Lots of emphasis has been made in conveying the tolerance specification on a part. However, little has been done in terms of procedures to arrive at tolerances on a part. More time spent in arriving at tolerances lessens the risk of re-work and revision of tolerances and their associated costs.
Industries, in general, follow the design-build-test-redesign process to arrive at optimal tolerances for desired quality objectives. This extends the product development time and is fraught with undesirable cost escalation.
Simple steps to arrive at part tolerances are provided as under:
- Define Quality Objectives (DFQ) in measurable terms
- Classify Quality Objectives into two categories, namely, Performance and Assembly
- Perform Design Failure Modes and Effects Analysis (DFMEA) and classify the Quality Objectives as Critical, Essential and Desirable, based on the Risk Priority Number (RPN)
- Perform Design for Assembly assessment in alignment with DFQ and arrive at assembly sequence
- Select functional features involved in assembly with upstream part/assembly, as datum along with required datum precedence – reflecting assembly sequence
- Identify features of the part that influence the DFQ objective and specify tolerances based on Fit and Process Capability. Rest of the part features would be defaulting to general tolerances provided as company standard tolerance table
- Develop the cause-effect vector loop for the DFQ objective and see if the specified tolerances meet the same
- If the Tolerances meet the DFQ Objective, then increase the tolerances until Cost of Precision over-rides cost of Poor Quality
- If the Tolerances do not meet the DFQ Objective then reduce the same until compliance to DFQ objective is achieved.
- Perform Cost of Precision Vs Cost of Poor Quality analysis and justify the tolerances provided.
The 10-step process enumerated above seems too long and arduous to comply with, especially in the amount of time and/or effort required. In consideration to the time/effort/costs involved in Re-Work, Scrap, Recall, and the painful process of revisiting the tolerances after product release, the effort is worth the time spent. When the products do not meet the quality standards either on the shop floor or at the customer place, the rehashing of tolerances and re-work goes through the exact same steps as given above, albeit painfully.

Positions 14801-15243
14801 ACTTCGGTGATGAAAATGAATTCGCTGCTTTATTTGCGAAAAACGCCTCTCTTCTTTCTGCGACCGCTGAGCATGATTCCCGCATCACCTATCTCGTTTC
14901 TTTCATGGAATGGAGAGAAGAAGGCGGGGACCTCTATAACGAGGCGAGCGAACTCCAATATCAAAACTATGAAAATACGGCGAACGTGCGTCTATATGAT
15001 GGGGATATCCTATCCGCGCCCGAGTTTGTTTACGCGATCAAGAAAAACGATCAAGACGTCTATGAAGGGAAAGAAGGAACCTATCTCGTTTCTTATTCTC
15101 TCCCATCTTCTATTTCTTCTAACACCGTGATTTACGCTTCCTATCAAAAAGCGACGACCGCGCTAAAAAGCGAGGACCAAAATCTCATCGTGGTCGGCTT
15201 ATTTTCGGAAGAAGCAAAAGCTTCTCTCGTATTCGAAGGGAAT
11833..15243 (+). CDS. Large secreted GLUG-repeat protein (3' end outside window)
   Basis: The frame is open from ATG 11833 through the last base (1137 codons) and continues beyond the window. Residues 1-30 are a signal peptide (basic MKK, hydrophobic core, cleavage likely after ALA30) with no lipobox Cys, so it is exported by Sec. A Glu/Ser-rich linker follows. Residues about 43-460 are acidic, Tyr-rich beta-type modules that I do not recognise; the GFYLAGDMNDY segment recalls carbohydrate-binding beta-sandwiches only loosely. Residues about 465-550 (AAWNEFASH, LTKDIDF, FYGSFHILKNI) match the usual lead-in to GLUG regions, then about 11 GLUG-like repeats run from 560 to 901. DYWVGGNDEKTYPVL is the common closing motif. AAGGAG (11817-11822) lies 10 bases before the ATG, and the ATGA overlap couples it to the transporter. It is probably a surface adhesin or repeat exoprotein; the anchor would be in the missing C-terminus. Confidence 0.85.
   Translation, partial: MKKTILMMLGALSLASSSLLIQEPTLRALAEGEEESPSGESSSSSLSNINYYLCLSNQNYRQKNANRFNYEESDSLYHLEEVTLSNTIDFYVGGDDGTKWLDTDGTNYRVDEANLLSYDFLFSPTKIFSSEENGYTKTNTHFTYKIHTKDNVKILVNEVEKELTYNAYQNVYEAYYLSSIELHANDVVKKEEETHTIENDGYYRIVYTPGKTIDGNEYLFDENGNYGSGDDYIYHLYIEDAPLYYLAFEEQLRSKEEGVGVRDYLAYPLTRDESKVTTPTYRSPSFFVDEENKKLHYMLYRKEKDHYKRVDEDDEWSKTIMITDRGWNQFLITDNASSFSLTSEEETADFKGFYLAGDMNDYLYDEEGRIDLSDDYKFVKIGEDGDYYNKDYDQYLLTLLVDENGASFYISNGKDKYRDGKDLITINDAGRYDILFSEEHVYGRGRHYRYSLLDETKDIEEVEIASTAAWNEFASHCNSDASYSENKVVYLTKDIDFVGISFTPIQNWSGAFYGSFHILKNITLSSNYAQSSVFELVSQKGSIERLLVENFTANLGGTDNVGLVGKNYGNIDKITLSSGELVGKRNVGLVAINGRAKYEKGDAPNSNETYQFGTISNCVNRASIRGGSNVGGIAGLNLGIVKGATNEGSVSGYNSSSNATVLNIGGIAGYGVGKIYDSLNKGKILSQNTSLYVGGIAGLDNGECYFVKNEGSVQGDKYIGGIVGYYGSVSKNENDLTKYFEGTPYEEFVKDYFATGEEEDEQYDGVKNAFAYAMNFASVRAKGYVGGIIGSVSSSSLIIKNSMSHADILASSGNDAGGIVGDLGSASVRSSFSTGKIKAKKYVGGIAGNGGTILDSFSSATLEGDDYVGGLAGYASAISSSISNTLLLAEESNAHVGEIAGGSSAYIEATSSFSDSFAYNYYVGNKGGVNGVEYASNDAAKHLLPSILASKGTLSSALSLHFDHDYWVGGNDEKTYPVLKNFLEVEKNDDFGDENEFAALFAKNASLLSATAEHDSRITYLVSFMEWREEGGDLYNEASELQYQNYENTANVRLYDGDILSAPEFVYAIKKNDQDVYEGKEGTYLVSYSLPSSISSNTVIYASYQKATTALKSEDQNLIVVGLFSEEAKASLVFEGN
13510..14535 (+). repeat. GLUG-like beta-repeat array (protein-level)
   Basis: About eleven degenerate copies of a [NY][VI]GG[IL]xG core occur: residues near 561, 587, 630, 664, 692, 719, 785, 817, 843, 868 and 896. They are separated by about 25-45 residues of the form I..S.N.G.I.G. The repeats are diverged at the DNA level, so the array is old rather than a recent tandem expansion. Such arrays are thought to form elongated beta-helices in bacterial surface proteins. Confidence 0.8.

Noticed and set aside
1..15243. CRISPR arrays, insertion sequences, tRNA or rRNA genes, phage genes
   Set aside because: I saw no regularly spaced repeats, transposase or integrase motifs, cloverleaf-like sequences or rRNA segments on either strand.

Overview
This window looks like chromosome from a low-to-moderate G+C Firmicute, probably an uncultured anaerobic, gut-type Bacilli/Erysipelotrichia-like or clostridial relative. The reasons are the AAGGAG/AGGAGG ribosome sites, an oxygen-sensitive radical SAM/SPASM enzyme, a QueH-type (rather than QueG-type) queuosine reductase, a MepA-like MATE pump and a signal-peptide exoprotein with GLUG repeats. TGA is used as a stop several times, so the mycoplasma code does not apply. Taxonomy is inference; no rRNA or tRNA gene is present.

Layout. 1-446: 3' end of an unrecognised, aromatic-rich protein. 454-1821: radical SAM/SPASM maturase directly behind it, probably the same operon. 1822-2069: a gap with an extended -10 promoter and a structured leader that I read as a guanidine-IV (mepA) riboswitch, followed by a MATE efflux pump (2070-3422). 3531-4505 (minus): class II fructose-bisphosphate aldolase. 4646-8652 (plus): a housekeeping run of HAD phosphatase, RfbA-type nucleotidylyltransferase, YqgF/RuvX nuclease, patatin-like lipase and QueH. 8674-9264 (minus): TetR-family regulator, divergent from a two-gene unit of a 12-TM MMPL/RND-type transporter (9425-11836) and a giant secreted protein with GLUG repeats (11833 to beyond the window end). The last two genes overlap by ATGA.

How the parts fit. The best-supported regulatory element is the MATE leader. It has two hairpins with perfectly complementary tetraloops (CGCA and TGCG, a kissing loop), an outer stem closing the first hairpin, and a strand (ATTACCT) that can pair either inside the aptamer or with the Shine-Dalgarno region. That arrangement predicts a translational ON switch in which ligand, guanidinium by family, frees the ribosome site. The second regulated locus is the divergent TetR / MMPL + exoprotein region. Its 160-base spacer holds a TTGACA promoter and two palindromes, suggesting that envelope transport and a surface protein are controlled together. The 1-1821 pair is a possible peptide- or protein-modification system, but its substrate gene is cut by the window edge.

DFQ Process is shown as under:
Define Quality Objectives (DFQ) in measurable terms
If a toleranced dimension cannot be measured, then the same should not find place on the drawing. Assembly tolerances are best examples of DFQ Objectives. Gap, Clearance, Assembly Run out are some examples of DFQ Objectives. An example of a Gap Measurement is shown below
Classify Quality Objectives into two categories, namely, Performance and Assembly
In the figure shown below, the pulley is mounted on a shaft supported on bearings. The vibrations at the bearing support need to be under control for the system to have a trouble-free life.
In this example, location of the centre of mass of the assembly that is rotating, about the instantaneous axis of the assembly, is important to control vibrations. This is a classic example of Performance Objective.
DFMEA & RPN Classification
Design Failure Modes & Effects Analysis forms the heart of the Design for Quality process. Unfortunately, this is considered as a non-value added practice, leading to either out-sourcing of the activity or adopting a cut-and-paste approach to completing this document. The RPN (Risk Priority Number) determines the critical nature of the failure mode in classifying the influencing toleranced dimensions as Critical, Essential or Desirable. A Sample example of DFMEA is shown as under wherein one can see the influence of tolerances for the failure mode enumerated therein.
Design for Assembly – Criteria for Tolerance Selection
Normally most of the industries use Cycle time reduction as the criteria for determining Assembly process. If the assembly process is not in alignment with the DFQ objective, disaster is waiting to happen. Assembly sequence directly influences the product quality. It is common knowledge that simplified assemblies outweigh simplified part designs. It is important to note that a part cost may be higher, but if the assembly cost is lower, with fewer things to go wrong in assembly, it is bound to succeed. This has been missed out by many industries leading to disastrous product launches, assembly-line ‘experts’ who perform selective assembly based on experience, untimely product phase out and significantly reduced profitability. ‘Final Assembly is the moment of truth’ – by Charles M. Fine (MIT) comes to mind while espousing the cause of Design for Assembly.
More to come in the next article in this series…